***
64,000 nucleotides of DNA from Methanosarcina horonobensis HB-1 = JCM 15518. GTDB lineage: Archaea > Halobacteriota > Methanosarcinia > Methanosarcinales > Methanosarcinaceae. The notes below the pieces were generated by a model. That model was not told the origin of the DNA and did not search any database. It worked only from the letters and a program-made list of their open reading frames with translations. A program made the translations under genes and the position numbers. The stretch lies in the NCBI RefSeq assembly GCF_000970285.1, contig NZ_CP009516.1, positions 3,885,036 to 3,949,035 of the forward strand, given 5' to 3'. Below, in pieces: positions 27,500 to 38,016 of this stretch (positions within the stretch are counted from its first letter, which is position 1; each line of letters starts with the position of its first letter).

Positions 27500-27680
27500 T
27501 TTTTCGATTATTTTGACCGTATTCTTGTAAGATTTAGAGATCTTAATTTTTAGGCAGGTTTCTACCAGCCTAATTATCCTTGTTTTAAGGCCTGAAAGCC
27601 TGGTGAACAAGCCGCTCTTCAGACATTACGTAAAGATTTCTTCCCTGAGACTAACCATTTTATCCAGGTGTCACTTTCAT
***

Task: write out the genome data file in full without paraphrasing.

64,000 nucleotides of DNA from Methanosarcina horonobensis HB-1 = JCM 15518. GTDB lineage: Archaea > Halobacteriota > Methanosarcinia > Methanosarcinales > Methanosarcinaceae. The notes below the pieces were generated by a model. That model was not told the origin of the DNA and did not search any database. It worked only from the letters and a program-made list of their open reading frames with translations. A program made the translations under genes and the position numbers. The stretch lies in the NCBI RefSeq assembly GCF_000970285.1, contig NZ_CP009516.1, positions 3,885,036 to 3,949,035 of the forward strand, given 5' to 3'. Below, in pieces: positions 27,500 to 38,016 of this stretch (positions within the stretch are counted from its first letter, which is position 1; each line of letters starts with the position of its first letter).

Positions 27500-27680
27500 T
27501 TTTTCGATTATTTTGACCGTATTCTTGTAAGATTTAGAGATCTTAATTTTTAGGCAGGTTTCTACCAGCCTAATTATCCTTGTTTTAAGGCCTGAAAGCC
27601 TGGTGAACAAGCCGCTCTTCAGACATTACGTAAAGATTTCTTCCCTGAGACTAACCATTTTATCCAGGTGTCACTTTCAT